Luckily, you can actively influence methylation levels (i.e, your gene expression), through lifestyle choices and environmental influences. Your epigenetics are impacted by factors like:

  • Diet and nutrition
  • Physical activity
  • Stress management
  • Exposure to environmental toxins
  • Substance abuse2

By managing your lifestyle choices, you can actively nurture healthier epigenetics and healthier life!

What does this have to do with aging?

As we age, DNA gets damaged and subsequently repaired. But DNA repairs are rarely perfect and epigenetic information becomes lost or jumbled. Post-repair, genes often have different DNA methylation patterns; this can have messy consequences. Think of it like a book with the words out of order.

Incorrect methylation patterns and suboptimal epigenetic expressions can often accelerate aging. In fact, most of the age-related changes we experience are consequent of epigenetic changes. That’s why we analyze our epigenetic changes to measure aging. (Read more about epigenetic clocks here.)3

Knowing what behaviors contribute to overall wellness allows us to make smart choices. And knowing the landscape of our unique epigenetics can make those choices even more personalized and impactful. That’s why FOXO will soon offer a longevity report that gives you information on these key factors:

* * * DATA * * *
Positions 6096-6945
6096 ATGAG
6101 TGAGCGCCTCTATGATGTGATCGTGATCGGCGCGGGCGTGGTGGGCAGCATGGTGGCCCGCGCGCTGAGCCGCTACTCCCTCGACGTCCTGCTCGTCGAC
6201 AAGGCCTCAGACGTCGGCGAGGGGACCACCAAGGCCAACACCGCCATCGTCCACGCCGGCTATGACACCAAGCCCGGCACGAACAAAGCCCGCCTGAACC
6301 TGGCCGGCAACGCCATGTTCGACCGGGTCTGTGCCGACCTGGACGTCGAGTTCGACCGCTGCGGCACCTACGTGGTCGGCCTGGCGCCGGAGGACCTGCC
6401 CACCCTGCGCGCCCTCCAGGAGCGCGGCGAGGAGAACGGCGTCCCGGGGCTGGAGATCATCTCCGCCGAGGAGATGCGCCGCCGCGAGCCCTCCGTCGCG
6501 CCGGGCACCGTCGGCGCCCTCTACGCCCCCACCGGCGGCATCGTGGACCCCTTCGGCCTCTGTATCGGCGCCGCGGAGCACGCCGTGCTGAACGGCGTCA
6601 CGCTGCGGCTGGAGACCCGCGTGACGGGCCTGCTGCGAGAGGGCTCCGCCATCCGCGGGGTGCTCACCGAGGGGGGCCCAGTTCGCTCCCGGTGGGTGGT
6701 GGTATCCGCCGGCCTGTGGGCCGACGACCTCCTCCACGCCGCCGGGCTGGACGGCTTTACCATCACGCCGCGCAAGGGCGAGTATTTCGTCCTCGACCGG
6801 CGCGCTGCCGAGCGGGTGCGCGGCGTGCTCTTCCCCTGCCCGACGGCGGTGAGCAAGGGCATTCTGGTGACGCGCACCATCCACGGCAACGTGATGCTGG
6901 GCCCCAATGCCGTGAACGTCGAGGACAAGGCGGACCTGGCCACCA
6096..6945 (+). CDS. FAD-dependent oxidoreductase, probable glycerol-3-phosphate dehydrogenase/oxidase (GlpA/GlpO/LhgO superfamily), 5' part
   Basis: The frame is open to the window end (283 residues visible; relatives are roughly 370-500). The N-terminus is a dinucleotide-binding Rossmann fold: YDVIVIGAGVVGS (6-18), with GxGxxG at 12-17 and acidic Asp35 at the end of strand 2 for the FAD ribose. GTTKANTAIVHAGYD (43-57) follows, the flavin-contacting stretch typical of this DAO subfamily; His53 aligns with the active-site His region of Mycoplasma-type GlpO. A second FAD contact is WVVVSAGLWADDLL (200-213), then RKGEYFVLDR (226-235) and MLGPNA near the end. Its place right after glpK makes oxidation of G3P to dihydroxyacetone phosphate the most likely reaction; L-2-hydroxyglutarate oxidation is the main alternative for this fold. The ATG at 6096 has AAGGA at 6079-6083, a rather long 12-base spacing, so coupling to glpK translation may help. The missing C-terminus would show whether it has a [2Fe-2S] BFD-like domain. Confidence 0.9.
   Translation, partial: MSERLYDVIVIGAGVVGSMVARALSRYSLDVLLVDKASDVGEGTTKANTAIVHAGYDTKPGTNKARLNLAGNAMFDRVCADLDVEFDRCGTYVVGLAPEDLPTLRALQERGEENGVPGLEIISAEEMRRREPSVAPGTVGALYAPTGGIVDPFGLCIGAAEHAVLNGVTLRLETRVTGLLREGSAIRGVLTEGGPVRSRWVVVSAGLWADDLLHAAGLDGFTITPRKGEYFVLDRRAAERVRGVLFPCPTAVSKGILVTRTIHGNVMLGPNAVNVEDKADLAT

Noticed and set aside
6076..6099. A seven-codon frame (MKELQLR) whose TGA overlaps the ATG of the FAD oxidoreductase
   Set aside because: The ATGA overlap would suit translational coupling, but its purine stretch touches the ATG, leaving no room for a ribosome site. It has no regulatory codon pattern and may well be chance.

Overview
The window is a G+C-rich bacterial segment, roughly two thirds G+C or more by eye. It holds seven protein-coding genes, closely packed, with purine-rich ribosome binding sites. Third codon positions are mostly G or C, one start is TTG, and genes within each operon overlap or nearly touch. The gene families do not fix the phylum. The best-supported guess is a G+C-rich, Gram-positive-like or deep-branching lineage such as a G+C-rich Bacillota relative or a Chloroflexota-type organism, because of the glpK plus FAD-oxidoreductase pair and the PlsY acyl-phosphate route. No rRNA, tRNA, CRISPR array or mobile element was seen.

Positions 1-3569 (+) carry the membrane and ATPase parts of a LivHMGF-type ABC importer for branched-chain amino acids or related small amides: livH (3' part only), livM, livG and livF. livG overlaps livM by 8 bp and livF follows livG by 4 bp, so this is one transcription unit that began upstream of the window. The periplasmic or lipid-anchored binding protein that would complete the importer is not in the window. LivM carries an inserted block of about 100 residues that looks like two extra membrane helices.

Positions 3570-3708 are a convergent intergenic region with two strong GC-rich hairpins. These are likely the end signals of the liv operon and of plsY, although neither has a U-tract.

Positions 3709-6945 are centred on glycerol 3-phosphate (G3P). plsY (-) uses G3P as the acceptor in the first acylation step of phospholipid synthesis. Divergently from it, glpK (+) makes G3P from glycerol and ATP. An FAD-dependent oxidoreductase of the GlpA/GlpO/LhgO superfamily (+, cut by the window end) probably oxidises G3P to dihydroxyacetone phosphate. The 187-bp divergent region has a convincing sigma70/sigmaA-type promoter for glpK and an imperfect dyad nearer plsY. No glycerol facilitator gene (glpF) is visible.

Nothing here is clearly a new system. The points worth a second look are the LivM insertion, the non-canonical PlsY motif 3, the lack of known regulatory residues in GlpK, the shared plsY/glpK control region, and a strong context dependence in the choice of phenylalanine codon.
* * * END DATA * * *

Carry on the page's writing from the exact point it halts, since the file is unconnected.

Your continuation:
• Biological Age
  • Metabolic score
  • Cardiovascular score
  • Inflammation score
  • Indulgence score

In the future, understanding epigenetics could not only help us diagnose certain illnesses such as cancer and chronic inflammation but also help us develop personalized therapies to tackle them!

Sign up today to be among the first to hear when this new product launches, and for valuable epigenetic insights along the way. 

Epigenetics make one thing clear, you have more power than you think. How you treat your body, is how it treats you!

Takeaways

  • Your genetics are the genes you inherit from your parents, which stay the same throughout your life. Your epigenetics is a layer on top of your genetics that modifies gene expression.
  • Epigenetics has a significant impact on your health.
  • DNA methylation is an important epigenetic mechanism. Attaching methyl groups to a DNA base pair makes it difficult to produce proteins. Increasing DNA methylation levels can effectively lower protein production and therefore, gene expression.
  • Ideally, we want lower methylation levels on genes with protective effects, and higher methylation levels on genes that may produce negative effects.
  • By managing your lifestyle choices, you can actively nurture healthier epigenetics and healthier life!
References

1https://medlineplus.gov/genetics/understanding/howgeneswork/epigenome

2 https://www.ncbi.nlm.nih.gov/pmc/articles/PMC3752894/

3 https://www.ncbi.nlm.nih.gov/pmc/articles/PMC779492

References

1 https://medlineplus.gov/genetics/understanding/howgeneswork/epigenome

2 https://www.ncbi.nlm.nih.gov/pmc/articles/PMC3752894/

3 https://www.ncbi.nlm.nih.gov/pmc/articles/PMC7794926/